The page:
Perhaps more than anything else, drone radar forms an effective early warning system for military bases. This gives ground teams more time to respond and deploy the right countermeasures to deal with drone security threats, before they bring operations to a halt.

There are many counter drone technologies on the market, each of which can quickly neutralise errant UAVs. The right solution depends upon the level of protection you require and your budget. But, whatever you choose, it’s likely to deal with the threat in one of three ways:

  • Taking control of the drone
  • Neutralising the drone
  • Destroying the drone

Some countermeasures are more forceful than others. Here’s a brief overview of the most effective, split into two categories: controlled and direct.

Controlled Countermeasures

If you’d rather bring offending drones to a (relatively) gentle stop or redirect them away from your airspace, Radio Frequency Jammers or GPS Spoofers are your best bet.

Radio Frequency Jammers interrupt the radio signals sent between the drone and its remote, forcing it to make a controlled landing or return to its home location. Bear in mind that this can cause some UAVs to crash-land or fly off in a random direction—which may create additional problems.

GPS Spoofers work on a similar principle. They send a replacement signal to the drone, dynamically altering its GPS coordinates and allowing you to direct the unit to the nearest safe zone.

Direct Countermeasures

Alternatively, you can neutralise the threat directly.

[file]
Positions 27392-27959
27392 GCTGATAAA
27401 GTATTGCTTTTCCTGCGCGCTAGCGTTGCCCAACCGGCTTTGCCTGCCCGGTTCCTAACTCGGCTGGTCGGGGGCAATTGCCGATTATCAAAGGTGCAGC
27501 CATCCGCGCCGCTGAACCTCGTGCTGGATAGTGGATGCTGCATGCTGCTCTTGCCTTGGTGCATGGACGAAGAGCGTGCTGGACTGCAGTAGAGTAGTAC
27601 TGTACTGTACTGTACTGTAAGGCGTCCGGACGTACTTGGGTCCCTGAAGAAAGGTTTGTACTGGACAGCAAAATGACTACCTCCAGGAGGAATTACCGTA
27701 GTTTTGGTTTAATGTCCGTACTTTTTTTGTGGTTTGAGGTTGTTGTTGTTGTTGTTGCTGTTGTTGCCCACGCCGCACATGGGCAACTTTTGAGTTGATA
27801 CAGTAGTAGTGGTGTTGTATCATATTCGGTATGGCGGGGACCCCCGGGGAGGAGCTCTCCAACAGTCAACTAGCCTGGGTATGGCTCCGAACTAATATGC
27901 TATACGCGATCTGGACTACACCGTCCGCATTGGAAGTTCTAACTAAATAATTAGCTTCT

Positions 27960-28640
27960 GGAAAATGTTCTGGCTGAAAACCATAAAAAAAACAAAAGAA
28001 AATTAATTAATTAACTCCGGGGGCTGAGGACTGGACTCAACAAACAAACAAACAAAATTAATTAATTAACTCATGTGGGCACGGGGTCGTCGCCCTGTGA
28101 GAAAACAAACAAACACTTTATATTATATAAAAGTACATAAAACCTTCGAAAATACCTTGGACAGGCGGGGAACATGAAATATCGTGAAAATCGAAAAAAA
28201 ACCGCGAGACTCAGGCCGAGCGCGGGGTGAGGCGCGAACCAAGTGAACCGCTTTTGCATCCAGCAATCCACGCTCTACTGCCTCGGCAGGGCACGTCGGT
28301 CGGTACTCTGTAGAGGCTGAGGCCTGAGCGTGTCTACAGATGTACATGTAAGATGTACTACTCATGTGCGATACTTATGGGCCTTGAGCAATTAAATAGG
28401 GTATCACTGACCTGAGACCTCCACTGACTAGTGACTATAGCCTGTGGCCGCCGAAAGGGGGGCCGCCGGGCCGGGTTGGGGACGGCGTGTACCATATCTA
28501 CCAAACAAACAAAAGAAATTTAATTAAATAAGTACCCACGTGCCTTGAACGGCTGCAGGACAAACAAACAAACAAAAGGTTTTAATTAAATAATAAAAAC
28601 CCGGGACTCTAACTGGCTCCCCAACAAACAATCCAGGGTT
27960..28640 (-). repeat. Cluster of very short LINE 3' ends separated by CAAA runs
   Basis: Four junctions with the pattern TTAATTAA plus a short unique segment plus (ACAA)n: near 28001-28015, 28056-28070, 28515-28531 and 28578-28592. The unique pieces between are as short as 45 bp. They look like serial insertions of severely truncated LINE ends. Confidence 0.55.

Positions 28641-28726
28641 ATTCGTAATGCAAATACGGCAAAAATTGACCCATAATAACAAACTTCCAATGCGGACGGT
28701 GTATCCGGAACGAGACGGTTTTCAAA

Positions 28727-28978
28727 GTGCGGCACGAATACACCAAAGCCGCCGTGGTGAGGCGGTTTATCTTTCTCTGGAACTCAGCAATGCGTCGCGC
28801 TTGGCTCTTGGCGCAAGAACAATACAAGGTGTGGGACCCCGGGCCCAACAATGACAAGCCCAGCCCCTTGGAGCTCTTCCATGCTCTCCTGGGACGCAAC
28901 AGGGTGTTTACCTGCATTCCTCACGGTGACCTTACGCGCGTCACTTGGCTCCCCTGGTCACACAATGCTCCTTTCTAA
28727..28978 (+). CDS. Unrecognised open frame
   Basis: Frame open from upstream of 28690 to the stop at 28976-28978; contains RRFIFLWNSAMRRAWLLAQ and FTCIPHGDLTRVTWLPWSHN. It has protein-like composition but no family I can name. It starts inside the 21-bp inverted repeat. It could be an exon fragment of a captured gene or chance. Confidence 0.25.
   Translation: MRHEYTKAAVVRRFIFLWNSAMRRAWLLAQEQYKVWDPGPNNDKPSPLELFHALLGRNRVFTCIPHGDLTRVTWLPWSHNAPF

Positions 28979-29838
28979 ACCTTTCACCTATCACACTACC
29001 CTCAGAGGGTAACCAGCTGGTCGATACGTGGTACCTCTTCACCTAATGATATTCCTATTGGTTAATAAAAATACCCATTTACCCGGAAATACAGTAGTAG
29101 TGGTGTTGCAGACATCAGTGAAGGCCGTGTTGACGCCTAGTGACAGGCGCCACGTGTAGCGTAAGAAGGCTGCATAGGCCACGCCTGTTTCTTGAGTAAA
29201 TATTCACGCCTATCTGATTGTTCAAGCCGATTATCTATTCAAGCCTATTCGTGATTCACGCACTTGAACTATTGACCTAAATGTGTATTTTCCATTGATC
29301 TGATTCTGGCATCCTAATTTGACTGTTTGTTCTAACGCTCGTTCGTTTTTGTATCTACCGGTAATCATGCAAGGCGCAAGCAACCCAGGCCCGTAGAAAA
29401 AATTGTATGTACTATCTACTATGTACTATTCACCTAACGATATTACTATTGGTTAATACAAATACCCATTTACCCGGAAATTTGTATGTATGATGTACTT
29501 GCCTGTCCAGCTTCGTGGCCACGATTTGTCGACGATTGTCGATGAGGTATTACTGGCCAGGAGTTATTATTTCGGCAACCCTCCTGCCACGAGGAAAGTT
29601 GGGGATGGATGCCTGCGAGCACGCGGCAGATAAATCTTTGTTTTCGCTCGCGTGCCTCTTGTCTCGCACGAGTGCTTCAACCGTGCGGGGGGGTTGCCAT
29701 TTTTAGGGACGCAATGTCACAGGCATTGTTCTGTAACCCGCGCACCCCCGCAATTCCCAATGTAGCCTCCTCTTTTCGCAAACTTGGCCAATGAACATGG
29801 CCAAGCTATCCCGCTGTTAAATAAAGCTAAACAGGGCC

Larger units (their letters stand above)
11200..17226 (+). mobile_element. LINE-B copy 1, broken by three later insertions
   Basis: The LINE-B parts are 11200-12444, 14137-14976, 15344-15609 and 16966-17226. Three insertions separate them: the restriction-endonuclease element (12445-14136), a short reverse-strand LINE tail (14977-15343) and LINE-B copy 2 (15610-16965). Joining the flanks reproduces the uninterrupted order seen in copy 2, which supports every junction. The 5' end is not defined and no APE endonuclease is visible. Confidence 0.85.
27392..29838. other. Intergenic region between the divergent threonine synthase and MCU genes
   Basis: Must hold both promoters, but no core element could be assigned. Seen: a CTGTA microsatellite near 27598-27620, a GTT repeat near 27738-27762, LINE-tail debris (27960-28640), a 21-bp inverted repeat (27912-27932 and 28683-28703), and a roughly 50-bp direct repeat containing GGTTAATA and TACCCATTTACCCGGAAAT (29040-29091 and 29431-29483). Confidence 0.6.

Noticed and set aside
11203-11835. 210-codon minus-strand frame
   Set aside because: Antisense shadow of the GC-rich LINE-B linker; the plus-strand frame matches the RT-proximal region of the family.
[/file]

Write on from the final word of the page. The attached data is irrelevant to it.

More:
Netsfired from a specialised ground-based cannon or deployed mid-air by one of your own drones—are a simple but effective solution. They prevent the rotor blades from spinning, quickly bringing the target to the ground. This is good for forensic purposes, since it allows you to physically capture the drone. But it can create debris.

More high-tech solutions include High Power Microwave (HPM) devices and High-energy Lasers.

HPMs generate an electromagnetic pulse that interferes with the radio link connecting the UAV to its controller. This either disrupts or destroys the on-board circuitry, rendering it inoperable. The major drawback with this technology is that it can inadvertently damage nearby electronic equipment.

Laser-based countermeasures are still largely experimental. They aim a focused, high-energy beam of light at the target drone, destroying the physical structure and electronics in one fell swoop. Because of the experimental nature of the technology, it’s expensive and can result in collateral damage.

Striking the Perfect Balance to Manage Drone Security Threats on Military Bases


Finding the right balance of technologies is key to creating an effective anti-drone strategy.

A high-tech and purpose-built drone radar, for the most part in military aviation, is only half the solution. But the opposite is also true. Expensive countermeasures will never be optimal without the ability to detect, classify, and track approaching drones.

This is why the ability to work alongside other technology should be a key capability of any system you choose. Before settling on any specifics, it's important to do your research. Ultimately, you want something that meets your specific requirements while also integrating seamlessly with your existing systems.